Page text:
Kazakhstan part 6 – checking out

Previous in this series:

Part 1 – Arrival

Part 2- Almaty

Part 3- Charyn

Part 4- Hiking and horses

Part 5-Altyn Emel


My trip to Kazakhstan was an overwhelmingly positive and life-enriching experience in many ways, one that opened up for me an interest in Central Asia that I hope to explore further in the future. That said, it wasn’t all sunshine and shubat. Kazakhstan gives the impression of being something of a police state, with police and military officials highly visible and plenty of checkpoints. Other travellers had told us stories of intimidation at the hands of bribe-hungry officers but we had largely managed to avoid getting into trouble, despite having our belongings looking over a couple of times when going to use public transport. Still, as if our experience of the local culture would not be complete without at least some officious harassment from the authorities, we ran afoul of the customs officials on our way out at the airport.

Because of my rockstar look and rare (Gibraltar) passport, I’m used to hassle at border checkpoints but I actually was waved though after a cursory inspection. I waited for my girlfriend to join me on the other side of the checkpoint, but it looked like she was being subject to a much longer inspection. The officer had taken her passport and left the booth, leaving a very worried and stressed Spanish girl across the border from me. Naturally, when it was noticed that I was waiting for her, my passport was also taken for another look over. The officer that had checked my girlfriend had a triumphant look in her eyes and a gloating smile, confident that she’d caught some kind of criminal – ‘fake passport!’ was the only communication in English that we could get out of her. Thankfully another customs officer with a nicer attitude and good English came over to play good cop and ask us some questions. She seemed particularly interested in whether we had visited any neighbouring countries, particularly Kyrgyzstan (we hadn’t been, but we’d heard it wasn’t so uncommon, but just as a tip to fellow travellers, this is something that the authorities apparently have a problem with). All the while a group of officers huddled around both our passports in one booth, apparently in discussion about this. Tense and nervous, we waited for nearly half an hour while they deliberated our fate. Luckily reason won out and we were handed our passports and told to get on our way, the original lady shooting daggers at us from her eyes. Suffice to say that the atmosphere in the departure lounge wasn’t super good for us for the remainder of our time in Kazakhstan.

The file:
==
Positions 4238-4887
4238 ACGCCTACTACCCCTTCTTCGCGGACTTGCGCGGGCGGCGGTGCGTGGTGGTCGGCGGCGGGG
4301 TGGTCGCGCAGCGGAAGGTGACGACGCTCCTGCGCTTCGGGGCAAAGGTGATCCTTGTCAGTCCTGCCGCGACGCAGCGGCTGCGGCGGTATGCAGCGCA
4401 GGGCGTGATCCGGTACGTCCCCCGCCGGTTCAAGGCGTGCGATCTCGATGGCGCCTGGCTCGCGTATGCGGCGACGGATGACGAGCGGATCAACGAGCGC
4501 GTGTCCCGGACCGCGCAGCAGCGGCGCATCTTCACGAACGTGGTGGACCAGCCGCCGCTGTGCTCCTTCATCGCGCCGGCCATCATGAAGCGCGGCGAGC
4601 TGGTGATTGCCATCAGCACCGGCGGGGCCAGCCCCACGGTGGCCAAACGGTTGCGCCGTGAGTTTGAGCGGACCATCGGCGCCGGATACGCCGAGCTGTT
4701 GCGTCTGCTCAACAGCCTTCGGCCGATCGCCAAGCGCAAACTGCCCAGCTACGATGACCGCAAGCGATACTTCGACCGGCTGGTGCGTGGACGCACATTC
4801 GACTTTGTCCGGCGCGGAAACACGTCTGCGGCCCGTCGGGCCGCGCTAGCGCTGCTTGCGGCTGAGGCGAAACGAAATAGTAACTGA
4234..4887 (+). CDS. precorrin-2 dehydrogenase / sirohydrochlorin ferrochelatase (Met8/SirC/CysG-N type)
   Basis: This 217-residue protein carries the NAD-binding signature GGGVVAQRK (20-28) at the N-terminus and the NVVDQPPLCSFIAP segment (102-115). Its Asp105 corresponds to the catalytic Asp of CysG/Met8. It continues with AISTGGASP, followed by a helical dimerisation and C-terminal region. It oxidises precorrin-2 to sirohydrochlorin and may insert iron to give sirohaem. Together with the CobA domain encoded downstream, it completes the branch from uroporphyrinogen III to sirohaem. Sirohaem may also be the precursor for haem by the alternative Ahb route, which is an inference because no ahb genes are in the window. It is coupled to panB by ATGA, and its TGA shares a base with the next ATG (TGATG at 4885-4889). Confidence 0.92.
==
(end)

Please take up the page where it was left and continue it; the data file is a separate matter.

We had a similar obstruction transferring through Borispol airport in Kiev. A flight delay had made us late for our connection and we were hurried through security to catch our plane. By the time we had arrived, there was no line at the gate, but after my passport was checked by the airline clerk, it was snatched from her by a brawny, ogrish looking man who proceeded to subject it to an intense, prolonged troglodytic squint as he incessantly flicked the photo page with his sausage-like digit. This person seemed to be unaffiliated with the airline and completely unresponsive to my protests, but the airline clerk, seeing me flip out within 3 minutes of missing my flight, placated him with an exasperated look before I ended up stranded in the Ukraine.

My girlfriend wrote to her consulate, and they confirmed that it was likely that the officials at Almaty were holding out for a bribe. How exactly we got out of that I’m not sure (we definitely don’t look flush with cash), but it’s something I’d caution other travellers to be wary of. Coming back was a stress, but it hasn’t been enough to discourage the possibility of more visits to Central Asia in my mind.





~ by theserpentscircle on July 6, 2016.

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